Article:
Friday, January 4, 2013

Rules For Trading In Stocks

In November last year I said the market would turn around by 30 Nov 2012 and the market did recovered around that time. When it comes to trading, technical analysis can help us to make some forecast base on how prices behave in the past. In today's article, I would like to share with you 3 stock trading rules by W.D Gann, in his book titled "45 Years In Wall Street".

Rule No.1: Determine The Trend
Always identify the primary trend first. This can be easily identify using trendlines and moving averages. As a rule of thumb, 10,20 MA are for short term trends, 50, 100 MA medium term and 200 MA for long term trend. When the price is above the 200 MA or the long term trendline, it shows that the stock is in a long term bull trend such as the diagram below.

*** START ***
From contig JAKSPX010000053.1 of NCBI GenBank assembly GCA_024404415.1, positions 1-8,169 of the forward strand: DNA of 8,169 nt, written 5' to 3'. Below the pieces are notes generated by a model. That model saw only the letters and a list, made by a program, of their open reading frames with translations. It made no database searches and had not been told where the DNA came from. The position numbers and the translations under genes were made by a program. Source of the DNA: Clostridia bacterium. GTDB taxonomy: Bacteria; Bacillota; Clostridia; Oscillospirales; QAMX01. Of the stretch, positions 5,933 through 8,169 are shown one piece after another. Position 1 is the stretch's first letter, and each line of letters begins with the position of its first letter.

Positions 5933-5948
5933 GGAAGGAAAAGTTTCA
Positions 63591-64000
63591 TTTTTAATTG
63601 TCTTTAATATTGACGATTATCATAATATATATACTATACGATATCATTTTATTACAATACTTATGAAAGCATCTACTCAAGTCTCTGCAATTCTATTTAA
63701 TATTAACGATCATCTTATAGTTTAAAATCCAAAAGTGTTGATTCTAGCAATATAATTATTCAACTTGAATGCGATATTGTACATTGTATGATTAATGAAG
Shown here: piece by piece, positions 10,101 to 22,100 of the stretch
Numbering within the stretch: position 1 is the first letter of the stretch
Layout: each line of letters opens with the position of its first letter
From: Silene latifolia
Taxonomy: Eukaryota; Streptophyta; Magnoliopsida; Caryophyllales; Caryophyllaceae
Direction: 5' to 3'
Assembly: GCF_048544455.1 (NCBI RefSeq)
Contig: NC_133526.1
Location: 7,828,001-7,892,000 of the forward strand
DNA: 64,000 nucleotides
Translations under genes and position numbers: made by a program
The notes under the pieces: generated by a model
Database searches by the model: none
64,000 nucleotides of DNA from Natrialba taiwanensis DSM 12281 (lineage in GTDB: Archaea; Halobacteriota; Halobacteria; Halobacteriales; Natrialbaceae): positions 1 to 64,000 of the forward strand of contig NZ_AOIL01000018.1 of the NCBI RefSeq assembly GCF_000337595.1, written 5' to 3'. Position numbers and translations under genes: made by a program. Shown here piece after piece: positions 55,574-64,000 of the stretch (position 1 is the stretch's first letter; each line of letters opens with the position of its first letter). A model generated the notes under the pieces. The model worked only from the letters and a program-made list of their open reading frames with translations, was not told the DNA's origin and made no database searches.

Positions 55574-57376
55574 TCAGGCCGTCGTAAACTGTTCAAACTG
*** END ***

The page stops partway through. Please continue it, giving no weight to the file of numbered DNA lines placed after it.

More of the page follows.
Rule No.2: Buy at Single, Double or Triple Bottom
Buy at single, double or triple bottom. This is an important rule especially for double bottom when you see that the second bottom is higher than the first bottom, it would be a compelling buy signal.

Similarly, sell at single, double or triple top as these are obvious price patterns that most traders will see and they will act on it at the same time. Always remember to determine your stop loss point and follow your plan strictly.

In addition, do not overlook the fact that the 4th time the stock reaches the same level (either top or bottom), it is not safe to sell or buy because it nearly always go through.


Rule No.3: Buy and Sell on Percentages
Buy or sell at 50% decline from any high level; or 50% advance from any low level. This is because 50% is an important support and resistance level.
Above is the chart for Genting Singapore. It fell from S$2.36 in November 2010 to $1.18 in November 2012, exactly 50% decline. Although, sometimes it may decline beyond 50% but as a rule of thumb, start buying when you see 50% decline from the peak won't go too wrong.

Today I'll just talk about 3 rules, next week I'll share with you with a few more rules from this book.

Happy Trading,
Pauline Yong

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